I have been kicking around the idea of setting up an online catalog of lichen photobionts for years before I started doing this. The main impetus to finally start was this paper:
Fernández-Martínez, M., de los Ríos, A., Sancho, L., & Pérez-Ortega, S. (2013). Diversity of Endosymbiotic Nostoc in Gunnera magellanica (L) from Tierra del Fuego, Chile Microbial Ecology DOI: 10.1007/s00248-013-0223-2
I have been interested in the relationships between lichenized Nostoc and those that form symbioses with ferns, cycads, liverworts and the flowering plant Gunnera for a long time, but my efforts to address the issue were hampered by inadequate sampling and others who had better sampling used a genetic marker with a complex history that made such comparisons difficult. Finally, here was a paper with extensive sampling across the range of a plant host of Nostoc who used the same genetic marker that has been widely adopted in work on lichen photobionts. Unfortunately, while the paper has a lot of interesting things to say about the Nostoc-Gunnera symbiosis (genetically monomorphic within individuals, lots of variability among individuals, reduced symbiont diversity in recently deglaciated areas, etc), they included very few lichen photobionts in their analyses, so I wasn’t able to get the answers to the questions I’m interested in from the paper.
Now that I’ve developed a decent phylogentic framework for symbiotic Nostoc, it should now be possible to address these questions. Here is how the G. magellanica symbionts fit in:
A few things about this tree are interesting. For one, G. magellanica symbionts form two well-supported lineages to exclusion of all other strains. This contradicts the results from the paper, where two G. magellanica symbiont haplotypes did not group with the others and where one lichen photobiont was nested within one of the G. magellanica symbiont clusters, though resolution and support were low for these nodes in their tree. Secondly, the G. magellanica symbionts do not group with any other plant symbionts, including the other Gunnera symbiont. Thirdly, the G. magellanica symbionts are on relatively long branches, suggesting that the evolutionary rate is higher in this lineage.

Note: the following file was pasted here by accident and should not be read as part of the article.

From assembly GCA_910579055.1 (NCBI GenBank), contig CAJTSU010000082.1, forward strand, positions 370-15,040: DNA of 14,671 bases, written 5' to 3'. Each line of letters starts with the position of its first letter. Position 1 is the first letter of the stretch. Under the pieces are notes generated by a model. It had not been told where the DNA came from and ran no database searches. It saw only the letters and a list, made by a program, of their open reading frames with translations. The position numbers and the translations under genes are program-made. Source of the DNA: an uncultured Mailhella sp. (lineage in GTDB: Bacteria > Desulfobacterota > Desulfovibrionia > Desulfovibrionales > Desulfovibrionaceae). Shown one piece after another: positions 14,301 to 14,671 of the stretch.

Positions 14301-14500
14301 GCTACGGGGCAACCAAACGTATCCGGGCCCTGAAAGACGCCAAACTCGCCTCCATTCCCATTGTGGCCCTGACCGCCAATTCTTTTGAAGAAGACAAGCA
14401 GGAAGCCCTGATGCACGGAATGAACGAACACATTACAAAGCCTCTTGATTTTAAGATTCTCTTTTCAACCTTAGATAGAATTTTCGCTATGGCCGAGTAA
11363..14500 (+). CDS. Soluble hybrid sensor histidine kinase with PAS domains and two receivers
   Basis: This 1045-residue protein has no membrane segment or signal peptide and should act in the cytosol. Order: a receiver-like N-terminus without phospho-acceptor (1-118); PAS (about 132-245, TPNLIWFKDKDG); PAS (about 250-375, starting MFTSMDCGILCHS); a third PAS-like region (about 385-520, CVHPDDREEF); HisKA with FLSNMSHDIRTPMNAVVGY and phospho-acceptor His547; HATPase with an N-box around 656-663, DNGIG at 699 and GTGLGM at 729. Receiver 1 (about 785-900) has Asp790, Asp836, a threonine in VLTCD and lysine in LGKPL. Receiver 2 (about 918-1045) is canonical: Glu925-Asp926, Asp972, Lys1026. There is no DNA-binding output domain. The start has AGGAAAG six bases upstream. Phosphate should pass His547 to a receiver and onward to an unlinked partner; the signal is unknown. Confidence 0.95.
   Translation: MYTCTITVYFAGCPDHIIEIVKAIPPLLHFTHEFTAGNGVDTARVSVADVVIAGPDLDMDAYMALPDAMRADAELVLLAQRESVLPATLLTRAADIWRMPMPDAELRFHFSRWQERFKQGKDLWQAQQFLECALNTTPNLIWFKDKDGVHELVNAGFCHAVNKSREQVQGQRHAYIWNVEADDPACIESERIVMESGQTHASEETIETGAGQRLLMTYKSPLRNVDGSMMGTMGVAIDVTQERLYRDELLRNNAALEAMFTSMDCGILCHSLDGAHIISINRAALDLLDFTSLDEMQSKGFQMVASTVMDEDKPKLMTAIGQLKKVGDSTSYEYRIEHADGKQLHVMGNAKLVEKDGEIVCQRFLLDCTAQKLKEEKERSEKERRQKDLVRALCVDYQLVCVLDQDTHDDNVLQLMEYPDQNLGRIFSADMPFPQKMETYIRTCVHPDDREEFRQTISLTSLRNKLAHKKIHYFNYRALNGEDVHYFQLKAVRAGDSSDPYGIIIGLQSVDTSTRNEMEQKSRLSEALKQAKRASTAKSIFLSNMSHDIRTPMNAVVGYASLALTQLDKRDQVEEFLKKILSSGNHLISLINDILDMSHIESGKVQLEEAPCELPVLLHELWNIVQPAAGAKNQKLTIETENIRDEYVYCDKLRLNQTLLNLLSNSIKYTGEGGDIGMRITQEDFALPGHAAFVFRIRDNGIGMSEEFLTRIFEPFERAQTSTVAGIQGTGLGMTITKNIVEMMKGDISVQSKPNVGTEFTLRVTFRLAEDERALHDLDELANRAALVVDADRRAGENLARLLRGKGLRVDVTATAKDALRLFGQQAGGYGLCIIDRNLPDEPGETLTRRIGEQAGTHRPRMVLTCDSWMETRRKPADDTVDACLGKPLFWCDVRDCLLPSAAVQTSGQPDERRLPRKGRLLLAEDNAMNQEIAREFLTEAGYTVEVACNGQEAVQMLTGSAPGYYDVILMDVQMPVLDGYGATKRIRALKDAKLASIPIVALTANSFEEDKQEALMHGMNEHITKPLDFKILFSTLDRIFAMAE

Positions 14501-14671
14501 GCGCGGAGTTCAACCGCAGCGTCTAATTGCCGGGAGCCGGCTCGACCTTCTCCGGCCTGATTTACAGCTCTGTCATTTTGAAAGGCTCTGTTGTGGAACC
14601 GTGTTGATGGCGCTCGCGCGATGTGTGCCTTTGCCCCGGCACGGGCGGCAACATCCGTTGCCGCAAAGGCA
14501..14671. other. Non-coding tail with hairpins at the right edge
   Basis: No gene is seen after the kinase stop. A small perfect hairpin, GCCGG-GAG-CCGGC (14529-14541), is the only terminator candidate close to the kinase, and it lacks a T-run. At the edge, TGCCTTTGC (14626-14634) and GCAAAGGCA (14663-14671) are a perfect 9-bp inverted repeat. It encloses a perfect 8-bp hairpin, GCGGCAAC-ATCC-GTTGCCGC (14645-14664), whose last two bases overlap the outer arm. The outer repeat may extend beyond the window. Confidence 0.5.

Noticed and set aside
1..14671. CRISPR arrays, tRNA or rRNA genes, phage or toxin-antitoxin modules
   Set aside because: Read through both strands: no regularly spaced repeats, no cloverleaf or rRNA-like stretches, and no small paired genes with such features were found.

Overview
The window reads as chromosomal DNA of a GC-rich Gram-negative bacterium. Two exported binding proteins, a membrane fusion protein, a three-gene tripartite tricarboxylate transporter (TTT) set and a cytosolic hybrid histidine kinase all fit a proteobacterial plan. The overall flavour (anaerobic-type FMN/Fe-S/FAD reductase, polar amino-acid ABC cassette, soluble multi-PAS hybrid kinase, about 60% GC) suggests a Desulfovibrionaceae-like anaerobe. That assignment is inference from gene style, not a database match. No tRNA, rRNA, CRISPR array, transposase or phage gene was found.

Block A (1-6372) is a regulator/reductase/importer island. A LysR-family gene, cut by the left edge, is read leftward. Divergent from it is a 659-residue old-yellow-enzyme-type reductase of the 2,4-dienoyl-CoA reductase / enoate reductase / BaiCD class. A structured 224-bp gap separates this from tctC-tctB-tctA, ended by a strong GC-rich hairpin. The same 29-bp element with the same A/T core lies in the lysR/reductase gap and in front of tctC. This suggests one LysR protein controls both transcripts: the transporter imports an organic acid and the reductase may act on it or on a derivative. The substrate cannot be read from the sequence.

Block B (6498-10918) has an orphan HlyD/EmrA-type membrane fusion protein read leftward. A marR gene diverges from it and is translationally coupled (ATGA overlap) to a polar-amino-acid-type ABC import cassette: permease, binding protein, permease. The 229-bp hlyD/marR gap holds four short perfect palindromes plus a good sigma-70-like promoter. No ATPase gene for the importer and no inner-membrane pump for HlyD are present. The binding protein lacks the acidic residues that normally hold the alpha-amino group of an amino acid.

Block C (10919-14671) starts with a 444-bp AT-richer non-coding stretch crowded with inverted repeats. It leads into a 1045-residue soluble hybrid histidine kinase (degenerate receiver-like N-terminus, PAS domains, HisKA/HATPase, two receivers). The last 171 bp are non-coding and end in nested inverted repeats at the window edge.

One major note of caution are in order when interpreting this tree, however: all of these G. magellanica symbionts were collected in the southern tip of South America, while the vast majority of the sampling of other lineages, including many of the plant symbionts, is from the northern hemisphere. Indeed, several of the symbionts of tropical plants were isolated from botanic gardens in Europe, well outside of the native range of the plants. It is certainly possible that lichens and other plant hosts from South America would associate with some of the same Nostoc strains isolated from G. magellanica.
So, in conclusion, it’s fair to say that these data support the notion of frequent host shifts between lichens and plants in the evolutionary history of Nostoc, but that there is no evidence that the same strains of Nostoc routinely form symbionses with lichens and with Gunnera. However, more geographically appropriate sampling may provide this evidence in the future.
Sequences KF142679 to KF142710 were downloaded from genbank and added to the Nostoc rbcX dataset. These 32 haplotype sequences represent 110 specimens, but it is not clear how many specimens each haplotype represents. Details of the analysis can be found here. Data files are here.
Heath OBrien (2013). Gunnera symbionts do not cluster with lichen photobionts PhotobiontDiversity.wordpress.com : http://dx.doi.org/10.6084/m9.figshare.726140